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A distinguished member of the Better Records Rock and Pop Hall of Fame.

A White Hot Stamper side one on this A&M LP means it’s the BEST sounding copy of Crystal Illusions to ever hit the site. Yes, it’s a recording that has many problems, but the best copies seem to be able to overcome most of them, and that’s precisely what we are offering here: a White Hot copy that gets the sound of this music about as right as it’s going to get. And the vinyl is QUIET. 

If you are not familiar with Sergio and his magical band, this is not the place to start. Try the first two albums or Stillness if you want to hear the best material recorded with the highest quality. This is a second tier album in the Sergio canon, and priced accordingly. There are of course some truly great songs on this one, just as there are on every Brazil ’66 album.

I would draw your attention especially to the Otis Redding classic Dock of the Bay, which is on this killer side one. Fans will no doubt find much to like here; others maybe not so much. If you get a thrill out of FINALLY hearing a famous album sound the way you always wished it could, even if it’s only on one side, this copy is for you. (more…)

Sergio Mendes & Brasil ’66 – Ye-Me-Le – Listening in Depth

More Sergio Mendes

More Ye-Me-Le

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Another in our series of Home Audio Exercises with advice on What to Listen For (WTLF) as you critically evaluate your copy of Ye-Me-Le.

The first three tracks on side 1 are the best reason to own this album, especially the first two (Wichita Lineman and Norwegian Wood), which are as good as anything the group ever did. I’m a big fan so that has to be seen as high praise indeed.

Let’s be frank: the average LP of this album is terrible. Shrill, aggressive sound is the norm, but compression and overly smooth (read; thick and dull) sound are also problems common to Ye-Me-Le. There’s also a “strained” quality to the loud vocal passages on almost every copy; only the best are free of it.

Our Difficulty of Reproduction Scale

This recording is quite Difficult to Reproduce, which means it ranks high on our Difficulty of Reproduction Scale (DORS). Do not attempt to play it using any but the best front ends. Unless you are using a very good cartridge and arm the vocals are apt to tear your head off when they get loud (which they do; this is a dynamic recording).

In a way, this is the perfect record to demonstrate how much progress you have made in audio. I remember playing these albums many years ago and hearing lots of harmonic distortion and other unpleasant sonic qualities. Those very same pressings sound DRAMATICALLY better today. (more…)

Sergio Mendes – Look Around – Then Listen for the Huge Room on Roda

More Sergio Mendes

More Look Around

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Another in our series of Home Audio Exercises

If you have a good copy of Look Around and a high-rez stereo/room and want to have some fun, play the second track on side one, Roda. In the left channel there is some double-tracked clapping (or two people, how could you tell the difference?) in a HUGE room. Actually although it sounds like a huge room it’s probably a normal sized room with lots of reverb added. Either way it sounds awesome.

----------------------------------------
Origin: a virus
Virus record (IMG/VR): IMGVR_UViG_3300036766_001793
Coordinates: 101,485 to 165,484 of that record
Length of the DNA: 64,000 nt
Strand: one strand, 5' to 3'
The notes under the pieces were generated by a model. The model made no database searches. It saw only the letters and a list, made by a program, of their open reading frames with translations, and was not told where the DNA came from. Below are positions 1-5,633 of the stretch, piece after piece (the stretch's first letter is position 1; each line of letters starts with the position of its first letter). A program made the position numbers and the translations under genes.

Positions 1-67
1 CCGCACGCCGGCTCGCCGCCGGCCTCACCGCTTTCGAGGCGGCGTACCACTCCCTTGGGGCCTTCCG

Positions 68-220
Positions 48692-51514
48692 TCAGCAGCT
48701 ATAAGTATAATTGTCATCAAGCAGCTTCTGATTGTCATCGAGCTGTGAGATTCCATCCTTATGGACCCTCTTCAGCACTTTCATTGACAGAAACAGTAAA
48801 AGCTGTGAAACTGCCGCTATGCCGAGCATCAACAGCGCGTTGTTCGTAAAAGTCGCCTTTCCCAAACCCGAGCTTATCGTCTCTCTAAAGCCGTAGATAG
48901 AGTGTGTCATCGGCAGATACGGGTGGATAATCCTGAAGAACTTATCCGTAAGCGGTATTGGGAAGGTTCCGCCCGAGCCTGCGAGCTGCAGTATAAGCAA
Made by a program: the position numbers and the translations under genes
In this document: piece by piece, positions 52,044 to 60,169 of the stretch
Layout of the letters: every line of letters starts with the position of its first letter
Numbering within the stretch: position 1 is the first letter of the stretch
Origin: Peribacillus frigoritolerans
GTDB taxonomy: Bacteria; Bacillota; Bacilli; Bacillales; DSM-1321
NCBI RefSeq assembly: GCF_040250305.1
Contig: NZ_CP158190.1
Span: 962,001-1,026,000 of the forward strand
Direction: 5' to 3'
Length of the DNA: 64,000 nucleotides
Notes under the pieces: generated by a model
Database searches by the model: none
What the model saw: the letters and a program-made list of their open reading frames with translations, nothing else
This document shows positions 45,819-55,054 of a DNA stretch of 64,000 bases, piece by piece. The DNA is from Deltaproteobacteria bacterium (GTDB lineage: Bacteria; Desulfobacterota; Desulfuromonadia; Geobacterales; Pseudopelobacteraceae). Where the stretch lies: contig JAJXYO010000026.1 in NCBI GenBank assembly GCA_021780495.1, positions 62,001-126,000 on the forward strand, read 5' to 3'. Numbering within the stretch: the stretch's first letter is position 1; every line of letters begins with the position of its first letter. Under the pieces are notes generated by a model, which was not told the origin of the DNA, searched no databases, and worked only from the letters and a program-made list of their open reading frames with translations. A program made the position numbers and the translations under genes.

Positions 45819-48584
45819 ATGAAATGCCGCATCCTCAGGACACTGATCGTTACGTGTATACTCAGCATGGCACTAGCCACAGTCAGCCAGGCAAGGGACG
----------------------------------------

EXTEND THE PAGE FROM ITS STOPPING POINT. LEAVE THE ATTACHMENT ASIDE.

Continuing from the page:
These hand claps drive the energy and rhythm of the song, and they are so well recorded you will think the back wall of your listening room just collapsed behind the left speaker. On the truly transparent copies the echo goes WAY back. (more…)

Sergio Mendes + Psych + Your Mind Will Be Blown

Stillness

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Allow me to quote a length a wonderful review from Brasil66.com before we get into What to Listen For on Stillness.

A radical departure from anything that had gone before, Stillness remains the one album that Brasil ’66 fans either love or hate. Most complaints about it center on the fact that the familiar bossa sound of the earlier records was now mostly gone.

Nonetheless, Stillness is arguably one of the most fluid albums of Mendes’ career. It takes its cue from the work of many of the singer/songwriters of the day (Carole King, James Taylor, Joni Mitchell, etc.), with thoughtful lyrics and often delicate arrangements. It is a almost a concept album, with the theme expressed in the title song — the words of which are even printed on the front cover — and an outdoorsy, peaceful feeling running through many of the other lyrics. (This feeling is also reflected in the cover photos, which were shot in a rural setting.)

Stillness is also Lani Hall’s final album with Mendes; she left the group during these sessions and was replaced by Gracinha Leporace, who does lead vocals on several songs. Standout tracks include “Chelsea Morning” and “Viramundo,” both of which contain traces of the earlier Brasil ’66 sound; “Righteous Life” and Buffalo Springfield’s “For What It’s Worth,” both of which reflect the mood of late ’60s America through their lyrics; and the very pretty “Sometimes in Winter,” featuring an elegant orchestral arrangement by Dick Hazard.

If you are looking for DEMO DISC QUALITY SOUND with music every bit as wonderful, look no further — this is the record for you.

If I had one song to play to show what my stereo can really do, For What It’s Worth on a Hot Stamper copy would probably be my choice. I can’t think of any material that sounds better. It’s amazingly spacious and open, yet punchy and full bodied the way only vintage analog recordings ever are. (more…)

Herb Alpert – Whipped Cream & Other Delights

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  • Two excellent sounding early stereo sides, each rating Double Plus (A++) or better
  • Tubey Magical, big-bottomed, punchy, spacious sound – what we’ve come to expect from Larry Levine’s engineering
  • An excellent recording with a studio crew full of pros – this is a dynamite combo on a strong copy like this!
  • Alpert’s most famous album, 5 stars on Allmusic: “Three Grammy Awards alone for the update of the Bobby Scott and Ric Marlow-penned theme “A Taste of Honey.”

We finally pulled together enough clean copies of this classic album with which to do a serious shootout. We soon found out that the better pressings can give you the kind of Tubey Magical, big-bottomed, punchy, spacious sound that we’ve come to expect from Larry Levine’s engineering for A&M. If you have any Hot Stamper pressings of Sergio Mendes & Brasil ’66’s albums then you know exactly the kind of sound we’re talking about. (more…)